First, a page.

8.3.4. Erosion from Burnt Catchments
8.3.5. Water Quality Impacts from Burnt Catchments
8.3.6. The "Reseeder" Versus "Resprouter" Dichotomy
8.3.7. Twice-Burnt Areas
8.3.8. The Burnt Area Becomes Hotter
8.4. Post-Fire Hydrologic Rehabilitation
8.5. Case Study 2: The Macalister River Floods of 2007
8.6. Future Fire Hydrology Research in Australia
9. Water Quality and Nutrient Issues for Small Catchments
9.1. Why Measure Water Quality?
9.2. Planning a Water Quality "Campaign"
9.2.1. The Pure Water of Mountain Streams Makes Measurement Difficult!
9.2.2. What Parameter Should I Measure?
9.2.3. Water Sampling and Statistical Sampling Issues
9.2.4. Technology to the Rescue?
9.2.5. Water Quality Computations
9.2.6. Water Quality Snapshots
9.3. Case Study 1: The Croppers Creek Water Quality Study
9.3.1. Effects of Clearing and Planting with Radiata Pine
9.3.2. Effects of Fertilizers
9.3.3. Effects of Herbicides
9.3.4. Long Term Effects on Water Quality
9.3.5. Use of Biota as a Measure of Water Quality
9.3.6. Did the Project Provide the Information Required?
9.4. Case Study 2: Water Quality Effects of Forest Roads
9.5. Protection of Water Quality in Forestry Management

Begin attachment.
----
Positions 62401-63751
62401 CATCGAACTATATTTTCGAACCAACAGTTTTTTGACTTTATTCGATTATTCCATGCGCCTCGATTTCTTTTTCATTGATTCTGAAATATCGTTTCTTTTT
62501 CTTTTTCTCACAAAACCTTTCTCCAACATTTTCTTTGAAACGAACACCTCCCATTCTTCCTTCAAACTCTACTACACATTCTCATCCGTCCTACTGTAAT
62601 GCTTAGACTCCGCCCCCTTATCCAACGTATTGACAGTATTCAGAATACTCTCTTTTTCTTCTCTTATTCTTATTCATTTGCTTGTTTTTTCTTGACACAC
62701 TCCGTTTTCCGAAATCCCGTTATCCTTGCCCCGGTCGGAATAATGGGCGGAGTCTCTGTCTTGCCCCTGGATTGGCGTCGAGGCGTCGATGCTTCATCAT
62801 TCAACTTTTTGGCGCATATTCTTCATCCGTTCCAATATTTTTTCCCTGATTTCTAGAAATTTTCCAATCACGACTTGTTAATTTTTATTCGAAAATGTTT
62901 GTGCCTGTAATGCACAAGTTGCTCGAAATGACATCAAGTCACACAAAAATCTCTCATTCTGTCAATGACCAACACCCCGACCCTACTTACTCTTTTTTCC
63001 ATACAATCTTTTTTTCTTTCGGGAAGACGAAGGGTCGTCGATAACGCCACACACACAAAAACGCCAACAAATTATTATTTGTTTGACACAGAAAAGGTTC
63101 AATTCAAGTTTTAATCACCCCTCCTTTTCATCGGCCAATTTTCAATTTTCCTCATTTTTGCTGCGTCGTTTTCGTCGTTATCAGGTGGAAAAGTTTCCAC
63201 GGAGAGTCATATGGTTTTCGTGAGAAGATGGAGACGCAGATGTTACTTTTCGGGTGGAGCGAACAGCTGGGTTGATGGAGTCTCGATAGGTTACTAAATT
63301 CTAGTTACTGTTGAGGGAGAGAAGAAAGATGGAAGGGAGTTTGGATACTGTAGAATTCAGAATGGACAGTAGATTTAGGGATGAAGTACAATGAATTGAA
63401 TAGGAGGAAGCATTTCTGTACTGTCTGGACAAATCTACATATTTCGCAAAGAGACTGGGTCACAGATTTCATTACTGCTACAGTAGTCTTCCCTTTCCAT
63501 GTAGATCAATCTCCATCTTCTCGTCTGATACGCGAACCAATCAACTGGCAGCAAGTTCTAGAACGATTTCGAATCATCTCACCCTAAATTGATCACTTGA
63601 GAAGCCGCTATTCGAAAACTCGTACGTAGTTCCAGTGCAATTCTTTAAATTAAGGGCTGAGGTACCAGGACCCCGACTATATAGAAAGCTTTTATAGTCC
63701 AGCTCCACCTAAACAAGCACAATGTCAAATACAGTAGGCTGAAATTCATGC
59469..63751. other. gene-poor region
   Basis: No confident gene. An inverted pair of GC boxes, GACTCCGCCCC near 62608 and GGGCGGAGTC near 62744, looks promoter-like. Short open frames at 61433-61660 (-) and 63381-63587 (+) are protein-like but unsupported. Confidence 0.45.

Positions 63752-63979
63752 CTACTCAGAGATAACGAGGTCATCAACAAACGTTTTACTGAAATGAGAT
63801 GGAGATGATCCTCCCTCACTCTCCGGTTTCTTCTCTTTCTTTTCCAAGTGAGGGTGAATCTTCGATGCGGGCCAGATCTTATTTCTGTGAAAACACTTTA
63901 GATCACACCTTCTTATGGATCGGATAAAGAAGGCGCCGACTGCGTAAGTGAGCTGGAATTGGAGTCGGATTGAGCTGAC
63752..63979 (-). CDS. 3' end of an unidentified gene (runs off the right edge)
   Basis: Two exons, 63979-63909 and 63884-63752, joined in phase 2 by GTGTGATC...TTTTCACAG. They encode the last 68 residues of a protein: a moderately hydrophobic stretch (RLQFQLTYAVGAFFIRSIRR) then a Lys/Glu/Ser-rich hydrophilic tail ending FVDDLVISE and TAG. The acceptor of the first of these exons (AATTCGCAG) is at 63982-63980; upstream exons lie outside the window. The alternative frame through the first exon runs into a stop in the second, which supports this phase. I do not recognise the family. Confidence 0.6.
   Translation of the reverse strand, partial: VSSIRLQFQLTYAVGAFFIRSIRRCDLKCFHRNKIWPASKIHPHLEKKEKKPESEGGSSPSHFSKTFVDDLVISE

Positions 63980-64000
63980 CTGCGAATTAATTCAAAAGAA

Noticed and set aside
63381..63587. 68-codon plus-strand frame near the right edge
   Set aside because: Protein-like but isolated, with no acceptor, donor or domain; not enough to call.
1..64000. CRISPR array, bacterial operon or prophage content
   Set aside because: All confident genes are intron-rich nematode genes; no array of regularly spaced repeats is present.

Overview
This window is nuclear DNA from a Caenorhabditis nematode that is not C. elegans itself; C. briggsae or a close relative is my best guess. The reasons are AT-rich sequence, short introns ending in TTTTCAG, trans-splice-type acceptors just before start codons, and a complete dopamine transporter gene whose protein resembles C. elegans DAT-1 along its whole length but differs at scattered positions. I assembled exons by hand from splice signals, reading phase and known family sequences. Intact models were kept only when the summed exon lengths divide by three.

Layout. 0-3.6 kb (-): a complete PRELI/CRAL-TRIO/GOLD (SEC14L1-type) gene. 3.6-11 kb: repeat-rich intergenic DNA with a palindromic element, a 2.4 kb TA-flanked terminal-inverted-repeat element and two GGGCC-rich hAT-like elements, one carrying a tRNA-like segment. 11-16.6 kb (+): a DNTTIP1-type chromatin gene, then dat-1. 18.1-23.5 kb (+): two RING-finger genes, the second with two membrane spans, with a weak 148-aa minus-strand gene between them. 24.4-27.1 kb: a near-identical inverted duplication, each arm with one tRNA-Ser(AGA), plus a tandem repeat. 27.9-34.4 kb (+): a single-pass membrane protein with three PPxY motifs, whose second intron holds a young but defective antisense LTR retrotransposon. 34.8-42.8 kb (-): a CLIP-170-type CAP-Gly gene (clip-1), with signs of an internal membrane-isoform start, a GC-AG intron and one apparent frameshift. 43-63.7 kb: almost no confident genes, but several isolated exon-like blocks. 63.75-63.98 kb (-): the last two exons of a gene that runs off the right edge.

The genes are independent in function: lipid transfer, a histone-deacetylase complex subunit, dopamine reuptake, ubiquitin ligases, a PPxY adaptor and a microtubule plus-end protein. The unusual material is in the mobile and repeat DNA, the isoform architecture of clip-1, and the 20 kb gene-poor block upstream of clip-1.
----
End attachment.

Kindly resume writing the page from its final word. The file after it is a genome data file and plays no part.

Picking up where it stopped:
9.6. The Future of Forest Water Quality Studies
10. Flooding Forests
10.1.1. What is Meant by "Flooding Forests?"
10.1.2. The Distinction between Riparian Forests and Flooding Forests
10.1.3. Ecological Adaptation for Survival Under Flooding
10.1.4. The Forest as a Hydrologic Refugium
10.1.5. Australian and International Examples of Flooding Forests
10.1.6. Threats to Flooding Forests
10.2. Case Study 1: River Red Gum Forests of the River Murray
10.3. Case Study 2: Swamp Cypress Forests of the Atchafalaya Basin
10.4. Quantification of the Flooding Regime
10.4.1. Sources of Flood Water
10.4.2. Annual Flood Frequency and Annual Flood Duration
10.4.3. Flood Seasonality
10.4.4. Methods for Quantification
10.4.5. Chaotic Hydrologic Systems
10.5. Negotiations with River Managers on Forest Issues
11. Catchment Management Issues World-Wide
11.1. Issues, Issues Galore in Catchment Management
11.2. The Basic Water Supply Catchment
11.3. World's Best Practice in Catchment Management
11.4. The Public and Attitudes on Catchment Management
11.4.1. Sydney's Giardia Crisis
11.5. "Open" or "Closed" Catchments?
11.5.1. What is a "Closed Catchment?"
11.5.2. Advantages and Disadvantages of Closed Catchments
11.6. How Much Forested Catchment Do We Need to Supply a City?
11.7. The Concept of Payment for Catchment Services
11.8. Economics of Forested Catchment Issues
11.8.1. Without Water There is No Economy
11.8.2. Long Time Periods Bedevil Compound Interest
11.8.3. Valuation of Water and Other Products
11.8.4. Managing for Catchment Resilience
11.9. Dealing with Disasters to the Catchment's Forests
11.10. Catchment Protection Issues
11.10.1. Road Drainage Management
11.10.2. Buffer Strips and Stream Protection
11.11. Two Case Studies of Catchment Management
11.11.1. City of Ballarat (Australia)
11.11.2. Quabbin Reservoir - United States
11.12. And Finally
Appendix 1: Map of Australia Showing Locations Mentioned in the Text